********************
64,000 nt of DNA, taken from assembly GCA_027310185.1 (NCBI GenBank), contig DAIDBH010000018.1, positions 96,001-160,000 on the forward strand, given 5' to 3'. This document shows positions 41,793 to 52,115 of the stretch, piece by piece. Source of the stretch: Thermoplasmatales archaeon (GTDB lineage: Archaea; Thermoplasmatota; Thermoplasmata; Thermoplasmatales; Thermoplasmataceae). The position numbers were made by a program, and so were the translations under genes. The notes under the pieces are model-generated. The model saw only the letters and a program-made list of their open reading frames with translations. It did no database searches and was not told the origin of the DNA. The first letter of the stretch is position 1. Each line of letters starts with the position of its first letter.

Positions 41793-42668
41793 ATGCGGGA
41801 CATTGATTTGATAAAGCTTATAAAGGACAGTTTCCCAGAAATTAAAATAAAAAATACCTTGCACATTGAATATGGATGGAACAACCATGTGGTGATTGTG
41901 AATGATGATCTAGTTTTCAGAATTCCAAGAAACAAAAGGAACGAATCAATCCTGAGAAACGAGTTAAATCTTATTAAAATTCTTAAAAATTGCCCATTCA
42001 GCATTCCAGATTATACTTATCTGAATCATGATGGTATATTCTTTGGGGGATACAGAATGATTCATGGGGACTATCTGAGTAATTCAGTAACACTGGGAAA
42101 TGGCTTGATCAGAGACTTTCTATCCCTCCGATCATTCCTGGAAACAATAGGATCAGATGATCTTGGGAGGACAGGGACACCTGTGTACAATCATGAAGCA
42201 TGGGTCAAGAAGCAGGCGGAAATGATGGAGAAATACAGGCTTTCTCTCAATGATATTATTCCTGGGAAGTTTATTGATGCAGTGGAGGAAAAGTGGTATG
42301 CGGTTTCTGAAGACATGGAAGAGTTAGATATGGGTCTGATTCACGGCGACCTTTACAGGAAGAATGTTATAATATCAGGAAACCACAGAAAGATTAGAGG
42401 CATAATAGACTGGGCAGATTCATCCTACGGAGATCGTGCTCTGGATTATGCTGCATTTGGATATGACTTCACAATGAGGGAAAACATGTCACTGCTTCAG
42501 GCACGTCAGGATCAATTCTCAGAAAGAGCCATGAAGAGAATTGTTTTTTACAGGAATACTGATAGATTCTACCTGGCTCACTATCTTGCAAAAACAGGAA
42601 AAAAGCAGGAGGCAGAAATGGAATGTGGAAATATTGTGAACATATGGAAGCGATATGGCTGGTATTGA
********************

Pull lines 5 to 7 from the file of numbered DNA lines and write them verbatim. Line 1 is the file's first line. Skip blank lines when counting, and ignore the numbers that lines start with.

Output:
41901 AATGATGATCTAGTTTTCAGAATTCCAAGAAACAAAAGGAACGAATCAATCCTGAGAAACGAGTTAAATCTTATTAAAATTCTTAAAAATTGCCCATTCA
42001 GCATTCCAGATTATACTTATCTGAATCATGATGGTATATTCTTTGGGGGATACAGAATGATTCATGGGGACTATCTGAGTAATTCAGTAACACTGGGAAA
42101 TGGCTTGATCAGAGACTTTCTATCCCTCCGATCATTCCTGGAAACAATAGGATCAGATGATCTTGGGAGGACAGGGACACCTGTGTACAATCATGAAGCA